METEOROLOGY FLIGHT PLANNING
have comments made in the remarks section (Part IV) to elaborate on the warning. The next
set of boxes can be checked to indicate the type and amount of coverage, in addition to providing
the maximum cloud tops of the thunderstorms, when that information is available, along with the
geographic location where the aircrew can expect to encounter the indicated thunderstorm
activity. More than one box may be checked to indicate various possible conditions, so aircrew
should be sure to ask for further details if the explanation given during the brief is unclear.
Finally, observe the typed notice above the location box that reads, "Hail, severe turbulence and
thunderstorms." This is yet another reminder of the extremely hazardous nature of
thunderstorms. Even though there is little extra space on the DD 175-1, some experienced
aviators and meteorologist thought that it was very important for aviators to read this message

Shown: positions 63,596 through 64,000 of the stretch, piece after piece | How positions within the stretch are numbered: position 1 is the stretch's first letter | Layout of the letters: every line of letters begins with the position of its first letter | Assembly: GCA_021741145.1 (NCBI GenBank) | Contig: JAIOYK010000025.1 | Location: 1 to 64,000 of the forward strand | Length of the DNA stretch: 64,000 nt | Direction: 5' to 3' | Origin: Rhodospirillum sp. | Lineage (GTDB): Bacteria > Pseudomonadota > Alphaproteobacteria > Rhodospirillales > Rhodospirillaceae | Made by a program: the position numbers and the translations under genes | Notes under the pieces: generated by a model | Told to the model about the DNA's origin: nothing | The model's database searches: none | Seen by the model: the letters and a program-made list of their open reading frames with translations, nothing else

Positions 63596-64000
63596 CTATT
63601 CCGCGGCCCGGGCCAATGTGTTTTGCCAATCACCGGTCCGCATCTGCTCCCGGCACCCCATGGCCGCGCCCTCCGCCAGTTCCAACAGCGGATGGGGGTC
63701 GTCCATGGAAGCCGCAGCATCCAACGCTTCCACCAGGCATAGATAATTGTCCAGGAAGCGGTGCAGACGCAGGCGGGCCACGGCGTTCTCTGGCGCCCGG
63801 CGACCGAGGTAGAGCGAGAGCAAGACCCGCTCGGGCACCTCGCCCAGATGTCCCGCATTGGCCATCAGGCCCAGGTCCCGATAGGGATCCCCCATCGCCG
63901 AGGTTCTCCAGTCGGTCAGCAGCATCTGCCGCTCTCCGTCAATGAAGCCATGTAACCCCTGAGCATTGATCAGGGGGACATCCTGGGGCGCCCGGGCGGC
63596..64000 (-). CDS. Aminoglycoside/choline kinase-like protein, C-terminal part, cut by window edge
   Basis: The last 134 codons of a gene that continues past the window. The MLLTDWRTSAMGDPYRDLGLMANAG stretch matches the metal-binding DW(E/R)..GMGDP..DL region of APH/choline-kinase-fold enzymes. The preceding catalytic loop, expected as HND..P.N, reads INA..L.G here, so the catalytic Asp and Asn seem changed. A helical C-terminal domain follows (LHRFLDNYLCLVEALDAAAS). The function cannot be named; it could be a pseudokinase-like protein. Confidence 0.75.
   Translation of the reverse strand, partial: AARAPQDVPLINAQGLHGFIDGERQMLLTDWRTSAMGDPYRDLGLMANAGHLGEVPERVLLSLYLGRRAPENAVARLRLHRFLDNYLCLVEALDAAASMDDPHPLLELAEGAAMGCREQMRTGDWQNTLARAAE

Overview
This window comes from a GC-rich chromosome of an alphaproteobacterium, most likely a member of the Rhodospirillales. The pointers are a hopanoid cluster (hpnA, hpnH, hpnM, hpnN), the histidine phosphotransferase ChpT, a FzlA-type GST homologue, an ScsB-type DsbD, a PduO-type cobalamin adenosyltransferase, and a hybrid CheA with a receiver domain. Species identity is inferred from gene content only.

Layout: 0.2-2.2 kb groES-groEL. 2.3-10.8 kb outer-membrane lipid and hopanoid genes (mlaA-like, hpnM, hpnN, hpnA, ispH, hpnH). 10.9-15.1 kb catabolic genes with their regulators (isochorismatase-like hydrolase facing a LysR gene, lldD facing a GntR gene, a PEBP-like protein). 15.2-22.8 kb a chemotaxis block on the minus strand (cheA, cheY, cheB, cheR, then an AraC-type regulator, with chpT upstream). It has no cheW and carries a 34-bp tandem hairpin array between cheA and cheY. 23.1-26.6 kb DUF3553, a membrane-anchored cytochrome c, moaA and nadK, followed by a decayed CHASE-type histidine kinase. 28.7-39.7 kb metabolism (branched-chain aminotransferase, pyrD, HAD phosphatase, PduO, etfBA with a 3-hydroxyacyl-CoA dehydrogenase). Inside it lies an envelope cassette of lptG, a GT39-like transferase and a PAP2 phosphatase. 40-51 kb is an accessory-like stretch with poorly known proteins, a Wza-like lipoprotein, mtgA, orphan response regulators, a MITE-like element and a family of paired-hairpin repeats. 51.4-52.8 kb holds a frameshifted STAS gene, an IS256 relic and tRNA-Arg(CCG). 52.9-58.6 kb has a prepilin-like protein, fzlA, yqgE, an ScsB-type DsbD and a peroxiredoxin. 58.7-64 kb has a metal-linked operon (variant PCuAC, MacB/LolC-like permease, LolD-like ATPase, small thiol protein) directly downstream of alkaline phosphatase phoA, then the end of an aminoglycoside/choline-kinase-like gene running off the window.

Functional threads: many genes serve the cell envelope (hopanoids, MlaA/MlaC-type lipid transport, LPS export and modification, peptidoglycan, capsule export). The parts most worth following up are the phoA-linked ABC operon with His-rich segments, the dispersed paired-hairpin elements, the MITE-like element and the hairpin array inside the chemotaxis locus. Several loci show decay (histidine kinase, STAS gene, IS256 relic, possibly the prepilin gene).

every time their attention is focused on Block 21 (Figure 4-5).
Figure 4-5 Part II: En Route Data Section
Block 22: Turbulence
The format of the Turbulence Block is similar to that of the Thunderstorm Block, beginning with
a section for advisories, any of which should also have further remarks made in Part IV. Since
turbulence will be experienced in all thunderstorms, this section is only for turbulence not
associated with thunderstorms. Good sources of forecast information include the WS, WA
(Tango), Surface Prognostic Chart, and Low-Level Significant Weather Prognostic Chart.
PIREPs, when available, are also an excellent source of observed information on turbulence.
Blocks 23 and 24: Icing and Precipitation
Much like the sources for turbulence, the icing sources include the WS, WA (Zulu), Surface
Prognostic Chart, and Low-Level Significant Weather Prognostic Chart, and PIREPs. Also, like
FLIGHT WEATHER BRIEFING FORM, DD FORM 175-1 4-9